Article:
A great self-help read: Recommended by Debbie Heiser
OBESE FROM THE HEART by Sara Stein, MD
As my all male family (including the bird) watched the football game I read a great book: Obese from the Heart by Sara Stein. Dr Stein writes about herself as an obese woman who has struggled with weight all her life. What struck me about this book, what makes it so different from so many other books, is that it does not apply only to obese or overweight individuals. Although I’m constantly saying I want to lose the last 5 lbs. of baby fat I gained from having my children (now 4 and 5), I’m not obese and have never been. This book resonated with me because Dr. Stein talks not as a doctor, but as a person, about so many of the issues that plague us and that can lead to obesity (among, I must say, other issues as well – such as depression and anxiety). Overwork, stress, bottling up our emotions, are things so many of us can relate to. This book doesn’t preach about eating, not eating, doing or not doing. Dr. Stein writes from her heart in a way that makes obesity understandable, personal, and completely relatable. I would heartily recommend reading this book, whether obese or not.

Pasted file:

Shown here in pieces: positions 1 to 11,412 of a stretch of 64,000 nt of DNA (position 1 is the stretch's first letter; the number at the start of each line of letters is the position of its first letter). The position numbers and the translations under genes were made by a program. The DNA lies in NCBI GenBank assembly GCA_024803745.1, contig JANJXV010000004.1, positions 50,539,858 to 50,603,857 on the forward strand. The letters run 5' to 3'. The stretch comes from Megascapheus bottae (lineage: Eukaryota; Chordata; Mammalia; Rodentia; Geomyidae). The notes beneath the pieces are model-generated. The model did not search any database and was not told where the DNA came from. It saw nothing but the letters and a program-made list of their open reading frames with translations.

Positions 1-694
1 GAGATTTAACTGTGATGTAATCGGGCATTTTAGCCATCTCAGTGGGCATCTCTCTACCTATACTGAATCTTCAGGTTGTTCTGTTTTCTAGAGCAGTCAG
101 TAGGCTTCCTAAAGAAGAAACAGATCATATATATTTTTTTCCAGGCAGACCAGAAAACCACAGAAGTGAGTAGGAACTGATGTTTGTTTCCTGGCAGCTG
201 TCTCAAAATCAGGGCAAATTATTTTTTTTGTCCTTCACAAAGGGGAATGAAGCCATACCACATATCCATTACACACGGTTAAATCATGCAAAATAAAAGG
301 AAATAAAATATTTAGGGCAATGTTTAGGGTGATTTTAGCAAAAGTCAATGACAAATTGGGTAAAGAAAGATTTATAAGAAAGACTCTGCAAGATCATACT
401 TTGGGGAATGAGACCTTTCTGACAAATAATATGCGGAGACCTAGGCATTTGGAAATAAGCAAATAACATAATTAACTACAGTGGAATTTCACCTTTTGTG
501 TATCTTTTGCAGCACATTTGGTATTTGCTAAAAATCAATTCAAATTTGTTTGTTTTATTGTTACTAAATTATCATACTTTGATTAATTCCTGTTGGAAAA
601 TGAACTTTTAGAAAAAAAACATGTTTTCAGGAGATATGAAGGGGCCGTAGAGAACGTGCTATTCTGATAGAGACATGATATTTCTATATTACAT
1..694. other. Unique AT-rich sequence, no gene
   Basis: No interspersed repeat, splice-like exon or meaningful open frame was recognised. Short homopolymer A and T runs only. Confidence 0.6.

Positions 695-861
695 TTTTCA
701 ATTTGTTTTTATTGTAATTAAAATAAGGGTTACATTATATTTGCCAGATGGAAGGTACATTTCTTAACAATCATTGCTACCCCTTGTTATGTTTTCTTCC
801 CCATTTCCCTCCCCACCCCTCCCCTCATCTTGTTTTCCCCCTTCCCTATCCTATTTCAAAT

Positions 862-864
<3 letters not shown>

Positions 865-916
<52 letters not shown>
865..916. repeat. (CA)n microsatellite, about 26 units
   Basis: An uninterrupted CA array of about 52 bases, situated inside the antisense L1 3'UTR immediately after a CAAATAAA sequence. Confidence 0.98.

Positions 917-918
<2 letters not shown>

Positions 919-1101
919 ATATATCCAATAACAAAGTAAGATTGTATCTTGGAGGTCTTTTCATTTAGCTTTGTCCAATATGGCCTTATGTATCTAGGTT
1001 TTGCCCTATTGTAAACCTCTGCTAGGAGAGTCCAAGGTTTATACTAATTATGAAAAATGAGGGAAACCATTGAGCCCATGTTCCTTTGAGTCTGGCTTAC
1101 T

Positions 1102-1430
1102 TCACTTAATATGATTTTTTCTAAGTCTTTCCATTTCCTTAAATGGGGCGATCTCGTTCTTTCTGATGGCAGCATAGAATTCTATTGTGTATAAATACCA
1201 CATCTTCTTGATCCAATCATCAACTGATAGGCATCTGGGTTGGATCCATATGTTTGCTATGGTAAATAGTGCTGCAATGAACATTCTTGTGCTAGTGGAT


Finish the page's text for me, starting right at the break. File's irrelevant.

To find out more about how to buy the book, ebook, and kindle editions go to http://obesefromtheheart.com
A novel recommended by Laura Nolte Cirincione:
The Help is a 2009 novel written by American author Kathryn Stockett. It is also available in audiobook.
I read The Help and it was really good. It was about Mississippi during the 1960s and the relationships between “the help” and their white employers. Enjoy!
A novel recommended by Clive Priddle: